Cashless customers who send 18-million text messages a day asking wealthier friends to call them back could be axed from Vodacom's network if the interconnection fee for delivering the incoming calls are cut, said Vodacom last week.

MTN has also warned that it could not afford to serve the low-spending customers who send 12-million "call me" messages every day on its network if the interconnection fees are slashed.

The protests made by the two dominant cellular operators have put the Independent Communications Authority of SA (Icasa) in a difficult position at hearings to decide whether to force down the fees that they charge each other when routing calls between rival networks. Icasa believes that slashing those running costs would let each operator drop its retail tariffs and, thus, create cheaper calls for consumers.

But threats to axe the lower-spending users and warnings that no operator would want to touch the unconnected poor have turned the argument into a controversial process, with many factors to consider.

Last week Vodacom's government relations and regulatory executive Pakamile Pongwana said that radical cuts forced on its network in Tanzania had unintended consequences, as Vodacom had less income to spend on expanding its network.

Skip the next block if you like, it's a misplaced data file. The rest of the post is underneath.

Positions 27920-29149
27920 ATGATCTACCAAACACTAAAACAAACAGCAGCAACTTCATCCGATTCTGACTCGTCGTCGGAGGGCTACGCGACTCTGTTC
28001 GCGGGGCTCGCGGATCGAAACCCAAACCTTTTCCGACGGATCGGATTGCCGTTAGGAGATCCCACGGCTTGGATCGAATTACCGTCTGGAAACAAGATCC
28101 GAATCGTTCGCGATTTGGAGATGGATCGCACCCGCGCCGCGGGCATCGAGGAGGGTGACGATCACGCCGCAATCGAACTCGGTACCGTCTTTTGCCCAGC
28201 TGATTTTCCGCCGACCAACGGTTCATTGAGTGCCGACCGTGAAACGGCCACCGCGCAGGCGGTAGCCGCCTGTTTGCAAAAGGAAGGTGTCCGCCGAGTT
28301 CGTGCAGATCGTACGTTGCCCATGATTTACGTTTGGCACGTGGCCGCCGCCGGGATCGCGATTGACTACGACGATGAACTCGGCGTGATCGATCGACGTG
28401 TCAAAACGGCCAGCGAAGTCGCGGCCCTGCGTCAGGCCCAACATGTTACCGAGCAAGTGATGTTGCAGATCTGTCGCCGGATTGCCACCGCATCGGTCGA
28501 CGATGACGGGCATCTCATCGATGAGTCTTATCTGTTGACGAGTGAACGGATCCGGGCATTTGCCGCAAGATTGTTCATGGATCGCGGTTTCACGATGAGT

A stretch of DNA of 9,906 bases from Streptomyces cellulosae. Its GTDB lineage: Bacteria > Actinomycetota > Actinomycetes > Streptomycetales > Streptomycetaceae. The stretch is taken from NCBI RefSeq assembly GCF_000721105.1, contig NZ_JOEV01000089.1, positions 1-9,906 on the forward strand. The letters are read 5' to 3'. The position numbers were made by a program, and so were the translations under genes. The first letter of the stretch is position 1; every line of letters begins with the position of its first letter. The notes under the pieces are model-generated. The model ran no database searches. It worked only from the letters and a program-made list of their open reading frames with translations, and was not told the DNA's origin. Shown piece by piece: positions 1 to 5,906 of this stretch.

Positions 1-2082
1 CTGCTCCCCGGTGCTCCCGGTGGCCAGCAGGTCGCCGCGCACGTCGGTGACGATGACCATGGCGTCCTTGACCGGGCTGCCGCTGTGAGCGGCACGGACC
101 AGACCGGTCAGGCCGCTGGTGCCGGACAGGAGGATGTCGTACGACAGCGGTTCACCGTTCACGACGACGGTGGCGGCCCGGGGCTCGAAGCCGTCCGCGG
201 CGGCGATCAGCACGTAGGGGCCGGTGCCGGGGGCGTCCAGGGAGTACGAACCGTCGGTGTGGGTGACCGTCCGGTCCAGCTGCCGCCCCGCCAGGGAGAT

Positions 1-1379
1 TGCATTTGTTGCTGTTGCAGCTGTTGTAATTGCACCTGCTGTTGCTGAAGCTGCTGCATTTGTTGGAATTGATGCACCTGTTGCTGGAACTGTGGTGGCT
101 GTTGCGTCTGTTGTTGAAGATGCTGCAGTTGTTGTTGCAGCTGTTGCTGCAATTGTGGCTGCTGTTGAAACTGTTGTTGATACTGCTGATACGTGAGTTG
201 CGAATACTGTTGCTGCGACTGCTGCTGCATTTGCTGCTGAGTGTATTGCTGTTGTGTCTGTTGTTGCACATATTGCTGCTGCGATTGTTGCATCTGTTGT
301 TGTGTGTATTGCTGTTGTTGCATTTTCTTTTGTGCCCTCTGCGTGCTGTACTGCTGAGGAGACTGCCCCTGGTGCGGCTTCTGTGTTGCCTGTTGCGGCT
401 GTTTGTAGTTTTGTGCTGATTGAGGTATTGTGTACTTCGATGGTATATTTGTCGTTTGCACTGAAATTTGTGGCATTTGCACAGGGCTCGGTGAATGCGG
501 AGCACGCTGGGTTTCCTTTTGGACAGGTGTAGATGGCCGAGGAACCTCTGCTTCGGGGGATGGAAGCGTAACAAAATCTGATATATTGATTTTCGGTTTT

There was a fine balance between the wholesale and retail prices, and SA's current regime had lowered the cost of cellphone ownership so that even the poorest people could get connected, said Pongwana.

Vodacom could not justify keeping a significant proportion of its pre-paid users on its network if there was not enough profit in delivering incoming calls to them, added Karl Lawrenz, its executive of regulatory projects. If cost-based termination rates were imposed, it would not be sustainable to retain those low-spending users, he said.

Lawrenz also urged Icasa not to bow to requests by Neotel, Cell C and Virgin Mobile to skew the rates so that the operators with fewer customers paid less. That would "prop up inferior technologies and more inefficient market players and punish superior technologies and operators" by giving the more successful players less income to invest in their networks.

Icasa councillor Tracy Cohen said that the authority did not want to intervene if it would destroy people's constitutional right to communicate. It was difficult to know how Icasa should move forward against arguments that cutting the fees could prevent unconnected people from ever getting connected, she said.

Business Day